Make your voice heard on Giving Tuesday
The election is over. Let’s get to work building a better world. Americans made their voices heard in the election and can again on Giving Tuesday, Dec. 1, the annual day of global generosity after Thanksgiving, Black Friday, Small Business Saturday and Cyber Monday.
Giving Tuesday encourages us to take a breath after days of consuming to reflect on what’s important to us and act on our values.
Charitable giving is more important than ever during the pandemic and recession as nonprofits have suffered a decline in donations and loss of in-person fundraising opportunities.
Wildfires, hurricanes, floods and other natural disasters have wreaked havoc on our fellow citizens. Millions have lost their jobs, leading to higher levels of food insecurity. We’ve all seen the news footage of thousands of cars in line for food.
Nearly 26 million adults — 12% of all adults in the United States — said their household sometimes or often didn’t have enough to eat in the past seven days, the U.S. Census Bureau’s Household Pulse Survey reported this month.
Among adults with children, the situation was worse — 16% said their household didn’t have enough to eat, compared with 9% of those without children at home.
A federal moratorium currently prevents landlords nationwide from evicting
renters, but the moratorium is set to expire Dec. 31. Food banks, shelters, health clinics and other social service organizations are straining to meet increased demand and would welcome your help.
You don’t have to give cash. You can contribute your time, energy or talent to a cause or a neighbor. During the pandemic, many organizations are seeking inperson or virtual volunteers. Check out volunteermatch. org to find opportunities in your ZIP code.
Giving Tuesday isn’t political; it neither accepts nor distributes contributions, and anyone can participate for free. The idea is for each person to choose a charity, donate on the charity’s website and publicize the choice on social media with the hashtag #GivingTuesday. Since Giving Tuesday started in 2012, it has spread to 220 countries worldwide.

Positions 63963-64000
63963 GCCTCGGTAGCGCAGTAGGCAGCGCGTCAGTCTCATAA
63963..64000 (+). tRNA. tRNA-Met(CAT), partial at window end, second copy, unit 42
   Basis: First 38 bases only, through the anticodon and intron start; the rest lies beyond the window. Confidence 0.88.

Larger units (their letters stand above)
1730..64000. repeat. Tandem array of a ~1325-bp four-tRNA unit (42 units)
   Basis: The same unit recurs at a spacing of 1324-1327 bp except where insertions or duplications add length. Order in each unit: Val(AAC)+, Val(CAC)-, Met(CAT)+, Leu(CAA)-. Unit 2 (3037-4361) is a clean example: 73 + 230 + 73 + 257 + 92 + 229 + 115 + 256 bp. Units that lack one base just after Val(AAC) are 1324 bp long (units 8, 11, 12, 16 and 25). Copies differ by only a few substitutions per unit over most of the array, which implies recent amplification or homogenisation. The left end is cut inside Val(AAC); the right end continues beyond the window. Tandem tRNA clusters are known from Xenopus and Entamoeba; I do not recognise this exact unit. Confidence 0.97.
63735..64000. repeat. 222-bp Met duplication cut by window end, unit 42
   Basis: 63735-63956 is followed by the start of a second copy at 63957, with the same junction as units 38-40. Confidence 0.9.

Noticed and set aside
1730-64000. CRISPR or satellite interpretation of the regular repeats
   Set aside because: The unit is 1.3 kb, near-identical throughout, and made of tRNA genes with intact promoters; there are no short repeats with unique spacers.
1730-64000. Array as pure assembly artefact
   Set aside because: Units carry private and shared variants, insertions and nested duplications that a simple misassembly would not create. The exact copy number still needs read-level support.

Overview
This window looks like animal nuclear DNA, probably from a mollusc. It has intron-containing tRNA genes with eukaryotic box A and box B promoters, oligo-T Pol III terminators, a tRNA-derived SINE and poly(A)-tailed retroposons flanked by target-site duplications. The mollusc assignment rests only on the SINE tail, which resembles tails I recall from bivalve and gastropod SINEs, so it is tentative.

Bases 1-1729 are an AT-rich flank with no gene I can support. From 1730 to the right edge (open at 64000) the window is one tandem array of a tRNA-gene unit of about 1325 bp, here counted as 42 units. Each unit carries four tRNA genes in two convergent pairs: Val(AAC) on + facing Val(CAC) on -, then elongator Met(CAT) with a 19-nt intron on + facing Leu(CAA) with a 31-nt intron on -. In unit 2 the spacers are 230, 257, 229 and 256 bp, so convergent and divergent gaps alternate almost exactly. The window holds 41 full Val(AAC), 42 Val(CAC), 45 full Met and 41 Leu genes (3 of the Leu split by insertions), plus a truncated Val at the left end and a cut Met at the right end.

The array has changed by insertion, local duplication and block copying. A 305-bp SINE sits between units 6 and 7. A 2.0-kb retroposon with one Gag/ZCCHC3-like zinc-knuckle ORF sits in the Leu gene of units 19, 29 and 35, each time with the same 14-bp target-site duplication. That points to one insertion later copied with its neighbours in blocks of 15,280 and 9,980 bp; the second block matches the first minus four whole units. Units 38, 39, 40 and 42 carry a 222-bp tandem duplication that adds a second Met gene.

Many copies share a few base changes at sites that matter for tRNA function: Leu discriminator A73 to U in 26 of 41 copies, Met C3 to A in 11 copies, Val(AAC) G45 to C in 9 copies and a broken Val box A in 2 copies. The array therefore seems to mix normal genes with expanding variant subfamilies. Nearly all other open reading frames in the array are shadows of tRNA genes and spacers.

Americans donated an estimated $511 million online on #GivingTuesday this past
year — up from $400 million in 2018.
If you have the wherewithal, there’s a new incentive to be generous. By doing good, you basically can reduce your taxable income in 2020.
In the past, only taxpayers who itemized deductions could take charitable contributions off of their federal taxes. But the Coronavirus Aid, Relief and Economic Security (CARES) Act allows taxpayers who don’t itemize to take a charitable deduction of up to $300 for cash contributions to qualifying organizations.
Qualifying groups are those that are “religious, charitable, educational, scientific or literary in purpose,” the IRS says.
This past year, Americans gave almost $500 billion to charities, and about 69% of the total came from individuals, according to Giving USA 2020, a report researched and written by the Indiana University Lilly Family School of Philanthropy.
A recent survey found 40% of donors plan to give more to charity this year than last. The survey by Classy, an online gift processor, found that the pandemic was a big motivator for charitable giving, followed by the political climate and racial justice issues.
If your inbox, like mine, is overflowing with Giving Tuesday requests, deciding which nonprofit to support can be daunting.
A word of caution, though. Scammers also are after your money. Experts advise against clicking on the handy links that come in emails. Instead, research the organizations, then directly go to their websites to give.
To make sure your donation goes to a legitimate charity, consult Charity Navigator, GuideStar (now Candid), the Better Business Bureau Wise Giving Alliance or Charity Watch, which monitor charities.
One person can make a difference. Dolly Parton has received well-deserved praise for her long history of charitable giving, especially her recent $1 million donation to help develop a coronavirus vaccine. Her Imagination Library initiative has given 147 million books to children since 1995. She started it as a tribute to her father, who couldn’t read.
Few can sing or be as generous as Dolly Parton, but each of us can make our voice heard on Giving Tuesday.